27 July 2022

Pelješac bridge – Vivid example of why we build bridges and not walls

If we could weigh Croatia’s centuries-old dream of territorial integrity, it would amount to over 100,000 tons.

More precisely, the Pelješac bridge consists of about 33,600 tons of steel in the construction span, 1,100 tons of diagonal braces, 68,000 tons of concrete built into the bridge, and 130-meter-long piles from the foundation.

“It is an indescribable feeling of pride and happiness. Pride because, on the one hand, Croatia is finally whole after more than three centuries. This achievement is comparable only to the most significant events in the contemporary history of Croatia, such as winning national independence. On the other hand, I am also proud that the company I work for, @INSTITUT IGH, d.d., was instrumental in this project. The task of technical supervision over construction was entrusted to us, together with our partners, @Investinženjering and @Centar za organizaciju građenja d.o.o. , said Mr. @Igor Džajić, a member of the Management Board of @InstitutIGH.

The bridge is dubbed as “one of the civil engineering ventures that will mark our generation”, and following yesterday’s ceremony is officially opened to traffic. The first cars that had the honour to cross the bridge were Nevera from RimacAutomobili and Niko Pulić, European race car champion, and the spectacle did not finish here. Majestic fireworks illuminated the sky at the height of the celebration.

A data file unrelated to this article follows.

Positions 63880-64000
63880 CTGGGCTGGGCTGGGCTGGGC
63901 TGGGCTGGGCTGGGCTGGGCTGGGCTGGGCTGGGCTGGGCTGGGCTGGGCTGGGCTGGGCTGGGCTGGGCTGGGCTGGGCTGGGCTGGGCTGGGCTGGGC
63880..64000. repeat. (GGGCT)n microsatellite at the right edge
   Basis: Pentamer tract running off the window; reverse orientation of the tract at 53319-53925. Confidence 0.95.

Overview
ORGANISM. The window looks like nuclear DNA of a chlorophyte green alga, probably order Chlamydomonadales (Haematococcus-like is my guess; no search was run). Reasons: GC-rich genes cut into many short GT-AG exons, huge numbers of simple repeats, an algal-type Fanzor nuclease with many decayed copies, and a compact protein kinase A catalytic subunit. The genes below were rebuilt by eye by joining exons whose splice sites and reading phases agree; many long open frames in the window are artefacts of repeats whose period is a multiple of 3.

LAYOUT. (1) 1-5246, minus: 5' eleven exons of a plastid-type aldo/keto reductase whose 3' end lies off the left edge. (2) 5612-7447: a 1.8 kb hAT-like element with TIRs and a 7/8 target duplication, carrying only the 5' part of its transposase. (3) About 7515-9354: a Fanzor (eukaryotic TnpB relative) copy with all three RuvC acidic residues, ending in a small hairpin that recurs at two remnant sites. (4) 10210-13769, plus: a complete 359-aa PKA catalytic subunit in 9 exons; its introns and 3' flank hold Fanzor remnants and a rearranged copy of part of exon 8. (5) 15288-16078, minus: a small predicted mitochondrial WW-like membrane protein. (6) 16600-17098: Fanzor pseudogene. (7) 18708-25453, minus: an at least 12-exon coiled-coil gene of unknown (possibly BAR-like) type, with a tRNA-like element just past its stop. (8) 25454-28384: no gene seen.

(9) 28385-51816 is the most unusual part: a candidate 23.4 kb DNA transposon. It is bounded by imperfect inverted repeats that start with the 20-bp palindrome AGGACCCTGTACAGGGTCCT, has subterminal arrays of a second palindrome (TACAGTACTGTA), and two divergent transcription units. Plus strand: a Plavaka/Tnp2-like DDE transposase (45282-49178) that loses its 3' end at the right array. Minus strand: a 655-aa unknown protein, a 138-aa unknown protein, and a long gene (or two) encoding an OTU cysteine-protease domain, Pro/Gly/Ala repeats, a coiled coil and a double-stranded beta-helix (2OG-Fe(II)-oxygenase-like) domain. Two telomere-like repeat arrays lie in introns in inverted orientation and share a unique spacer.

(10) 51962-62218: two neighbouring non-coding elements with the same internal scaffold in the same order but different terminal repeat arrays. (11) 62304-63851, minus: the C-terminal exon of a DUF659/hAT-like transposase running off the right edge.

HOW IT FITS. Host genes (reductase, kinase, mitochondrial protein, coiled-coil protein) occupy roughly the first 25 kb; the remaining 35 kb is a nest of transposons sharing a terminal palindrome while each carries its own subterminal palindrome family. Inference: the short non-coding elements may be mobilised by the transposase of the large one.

It is an exceptional bridge in every way. With its length of L=2404 m, the Pelješac bridge is one of the world’s most demanding bridges, both from the project’s complexity and from the point of complex execution.

“The concept is structurally inventive. It is an integral hybrid construction with hybrid span construction. The cable-stayed span structure and the pylons are elastically fastened to the columns, so the bridge in the central part (75%) of its total length is a frame structure without bearings., said Mr Džajić about one of the most significant and attractive bridges built in Europe recently. Adding, “The bridge is located in an area of high seismic activity and strong winds which peak speed can exceed 180 km/h. Class IV and bridge type C are classified with the highest importance, with an expected service life of above 100 years. ”

We would like to thank our team of 25 people (supervisory engineers, supervisory associates, and quality control experts) for their exceptional effort led by the main supervising engineer @Đuro Mihalić, B.Sc.Civ. Eng. Each of them dedicated their professional knowledge, expertise, and leadership to making this moment happen despite challenging circumstances caused by the Covid pandemic. For all of them, we are sure this project will also be a “civil engineering venture” that will mark their careers.

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